Summary: Overweight people have a widespread reduction of their white matter compared to their leaner counterparts of the same age, a new study reports.
Source: University of Cambridge.
From middle-age, the brains of obese individuals display differences in white matter similar to those in lean individuals ten years their senior, according to new research led by the University of Cambridge. White matter is the tissue that connects areas of the brain and allows for information to be communicated between regions.
Our brains naturally shrink with age, but scientists are increasingly recognising that obesity – already linked to conditions such as diabetes, cancer and heart disease – may also affect the onset and progression of brain ageing; however, direct studies to support this link are lacking.
In a cross-sectional study – in other words, a study that looks at data from individuals at one point in time – researchers looked at the impact of obesity on brain structure across the adult lifespan to investigate whether obesity was associated with brain changes characteristic of ageing. The team studied data from 473 individuals between the ages of 20 and 87, recruited by the Cambridge Centre for Aging and Neuroscience. The results are published in the journal Neurobiology of Aging.
The researchers divided the data into two categories based on weight: lean and overweight. They found striking differences in the volume of white matter in the brains of overweight individuals compared with those of their leaner counterparts. Overweight individuals had a widespread reduction in white matter compared to lean people.
The team then calculated how white matter volume related to age across the two groups. They discovered that an overweight person at, say, 50 years old had a comparable white matter volume to a lean person aged 60 years, implying a difference in brain age of 10 years.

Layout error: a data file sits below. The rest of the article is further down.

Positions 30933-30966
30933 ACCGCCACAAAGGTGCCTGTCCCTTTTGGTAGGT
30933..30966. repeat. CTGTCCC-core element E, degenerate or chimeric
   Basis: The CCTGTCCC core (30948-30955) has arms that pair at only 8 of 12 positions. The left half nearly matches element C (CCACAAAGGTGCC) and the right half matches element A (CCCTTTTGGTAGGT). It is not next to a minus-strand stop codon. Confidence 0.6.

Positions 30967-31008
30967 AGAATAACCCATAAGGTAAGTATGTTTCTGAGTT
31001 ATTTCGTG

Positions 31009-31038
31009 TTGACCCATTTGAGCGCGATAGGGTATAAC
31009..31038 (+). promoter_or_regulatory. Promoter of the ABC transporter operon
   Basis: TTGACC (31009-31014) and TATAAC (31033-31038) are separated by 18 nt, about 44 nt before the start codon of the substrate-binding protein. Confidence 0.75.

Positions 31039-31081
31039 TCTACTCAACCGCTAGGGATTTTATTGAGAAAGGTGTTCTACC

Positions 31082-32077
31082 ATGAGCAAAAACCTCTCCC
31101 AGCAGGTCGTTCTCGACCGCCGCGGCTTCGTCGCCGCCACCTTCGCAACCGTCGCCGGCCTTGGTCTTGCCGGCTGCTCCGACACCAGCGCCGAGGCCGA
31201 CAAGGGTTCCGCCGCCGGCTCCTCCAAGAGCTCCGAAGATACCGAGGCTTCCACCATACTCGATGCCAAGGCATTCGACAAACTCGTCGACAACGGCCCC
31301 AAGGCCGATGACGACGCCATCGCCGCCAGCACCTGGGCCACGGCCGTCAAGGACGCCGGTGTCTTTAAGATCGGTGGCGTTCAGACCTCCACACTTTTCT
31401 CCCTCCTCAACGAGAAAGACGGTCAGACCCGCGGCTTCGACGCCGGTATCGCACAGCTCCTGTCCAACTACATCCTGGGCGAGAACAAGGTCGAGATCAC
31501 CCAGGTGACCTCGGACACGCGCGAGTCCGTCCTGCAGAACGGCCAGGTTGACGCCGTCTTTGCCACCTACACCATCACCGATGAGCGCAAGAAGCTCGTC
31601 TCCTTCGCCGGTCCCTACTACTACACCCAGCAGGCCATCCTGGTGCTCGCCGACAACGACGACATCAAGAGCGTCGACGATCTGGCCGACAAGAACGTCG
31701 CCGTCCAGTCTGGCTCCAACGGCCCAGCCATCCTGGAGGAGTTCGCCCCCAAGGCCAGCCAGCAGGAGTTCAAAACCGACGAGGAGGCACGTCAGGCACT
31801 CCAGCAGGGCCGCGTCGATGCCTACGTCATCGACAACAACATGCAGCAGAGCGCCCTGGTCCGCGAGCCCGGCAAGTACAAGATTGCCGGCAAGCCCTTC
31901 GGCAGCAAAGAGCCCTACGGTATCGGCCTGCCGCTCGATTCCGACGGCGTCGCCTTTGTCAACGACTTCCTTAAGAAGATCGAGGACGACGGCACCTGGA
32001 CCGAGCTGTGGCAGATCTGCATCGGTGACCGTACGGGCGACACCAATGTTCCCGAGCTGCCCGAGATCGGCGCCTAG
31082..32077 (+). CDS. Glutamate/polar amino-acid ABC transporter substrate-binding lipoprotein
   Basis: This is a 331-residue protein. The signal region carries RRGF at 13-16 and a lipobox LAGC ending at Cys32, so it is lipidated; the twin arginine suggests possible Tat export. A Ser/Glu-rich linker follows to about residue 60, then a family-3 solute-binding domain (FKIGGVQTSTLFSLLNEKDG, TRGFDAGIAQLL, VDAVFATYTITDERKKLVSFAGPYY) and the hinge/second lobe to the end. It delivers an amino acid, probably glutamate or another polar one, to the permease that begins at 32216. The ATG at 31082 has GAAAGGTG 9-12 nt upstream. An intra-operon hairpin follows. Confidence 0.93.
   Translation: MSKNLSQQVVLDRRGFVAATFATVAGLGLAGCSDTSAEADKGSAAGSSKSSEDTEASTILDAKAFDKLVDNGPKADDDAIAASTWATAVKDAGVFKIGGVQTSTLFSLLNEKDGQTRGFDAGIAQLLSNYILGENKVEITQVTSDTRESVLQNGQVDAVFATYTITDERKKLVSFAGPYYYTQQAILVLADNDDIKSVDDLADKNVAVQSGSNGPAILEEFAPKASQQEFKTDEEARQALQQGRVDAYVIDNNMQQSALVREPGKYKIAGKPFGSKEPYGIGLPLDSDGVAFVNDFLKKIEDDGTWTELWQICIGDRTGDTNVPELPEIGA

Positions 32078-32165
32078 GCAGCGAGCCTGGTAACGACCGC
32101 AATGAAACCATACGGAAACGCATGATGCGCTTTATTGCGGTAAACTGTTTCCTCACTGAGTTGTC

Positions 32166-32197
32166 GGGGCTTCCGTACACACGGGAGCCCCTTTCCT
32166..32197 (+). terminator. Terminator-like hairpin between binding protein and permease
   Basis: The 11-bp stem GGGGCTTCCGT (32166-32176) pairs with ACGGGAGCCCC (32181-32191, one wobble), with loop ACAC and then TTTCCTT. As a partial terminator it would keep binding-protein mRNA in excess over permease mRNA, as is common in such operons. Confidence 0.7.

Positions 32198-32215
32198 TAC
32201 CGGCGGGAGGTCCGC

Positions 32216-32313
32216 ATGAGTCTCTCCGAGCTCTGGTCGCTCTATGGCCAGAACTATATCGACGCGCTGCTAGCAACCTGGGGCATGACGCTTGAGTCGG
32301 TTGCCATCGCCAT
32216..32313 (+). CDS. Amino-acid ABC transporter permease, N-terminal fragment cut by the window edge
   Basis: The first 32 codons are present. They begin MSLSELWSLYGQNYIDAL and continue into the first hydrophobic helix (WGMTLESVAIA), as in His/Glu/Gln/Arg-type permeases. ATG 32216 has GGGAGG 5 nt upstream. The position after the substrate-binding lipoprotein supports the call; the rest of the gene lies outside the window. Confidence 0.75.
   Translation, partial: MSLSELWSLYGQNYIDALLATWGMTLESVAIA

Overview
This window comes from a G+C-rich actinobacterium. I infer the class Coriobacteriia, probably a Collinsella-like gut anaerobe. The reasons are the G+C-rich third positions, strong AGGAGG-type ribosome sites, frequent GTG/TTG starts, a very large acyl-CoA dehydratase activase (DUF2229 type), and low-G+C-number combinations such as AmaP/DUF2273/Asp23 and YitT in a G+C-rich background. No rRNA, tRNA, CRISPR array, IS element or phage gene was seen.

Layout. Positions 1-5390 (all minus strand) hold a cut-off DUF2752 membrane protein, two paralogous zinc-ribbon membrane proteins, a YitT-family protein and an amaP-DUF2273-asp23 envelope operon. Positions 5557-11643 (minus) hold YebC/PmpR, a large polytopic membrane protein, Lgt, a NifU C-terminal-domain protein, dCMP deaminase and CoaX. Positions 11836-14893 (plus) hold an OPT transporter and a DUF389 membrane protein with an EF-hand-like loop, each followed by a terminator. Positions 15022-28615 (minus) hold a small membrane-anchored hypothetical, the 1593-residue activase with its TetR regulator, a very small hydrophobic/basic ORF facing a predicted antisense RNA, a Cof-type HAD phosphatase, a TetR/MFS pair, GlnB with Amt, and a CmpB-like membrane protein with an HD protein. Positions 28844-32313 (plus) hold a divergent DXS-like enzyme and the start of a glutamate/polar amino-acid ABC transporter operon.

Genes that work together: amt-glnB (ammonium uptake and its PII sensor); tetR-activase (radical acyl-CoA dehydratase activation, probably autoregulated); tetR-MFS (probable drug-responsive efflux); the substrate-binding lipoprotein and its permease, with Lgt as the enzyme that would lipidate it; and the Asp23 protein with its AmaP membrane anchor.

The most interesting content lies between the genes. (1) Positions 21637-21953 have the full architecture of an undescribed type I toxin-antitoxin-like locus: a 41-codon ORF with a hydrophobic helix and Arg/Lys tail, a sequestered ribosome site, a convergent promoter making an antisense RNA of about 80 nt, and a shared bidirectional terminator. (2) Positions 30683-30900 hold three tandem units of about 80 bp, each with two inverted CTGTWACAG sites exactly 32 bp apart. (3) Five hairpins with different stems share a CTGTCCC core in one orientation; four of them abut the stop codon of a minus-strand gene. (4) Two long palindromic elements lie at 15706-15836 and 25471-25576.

Strikingly, however, the researchers only observed these differences from middle-age onwards, suggesting that our brains may be particularly vulnerable during this period of ageing.
“As our brains age, they naturally shrink in size, but it isn’t clear why people who are overweight have a greater reduction in the amount of white matter,” says first author Dr Lisa Ronan from the Department of Psychiatry at the University of Cambridge, “We can only speculate on whether obesity might in some way cause these changes or whether obesity is a consequence of brain changes.”
Senior author Professor Paul Fletcher, from the Department of Psychiatry, adds: “We’re living in an ageing population, with increasing levels of obesity, so it’s essential that we establish how these two factors might interact, since the consequences for health are potentially serious.
“The fact that we only saw these differences from middle-age onwards raises the possibility that we may be particularly vulnerable at this age. It will also be important to find out whether these changes could be reversible with weight loss, which may well be the case.”
Despite the clear differences in the volume of white matter between lean and overweight individuals, the researchers found no connection between being overweight or obese and an individual’s cognitive abilities, as measured using a standard test similar to an IQ test.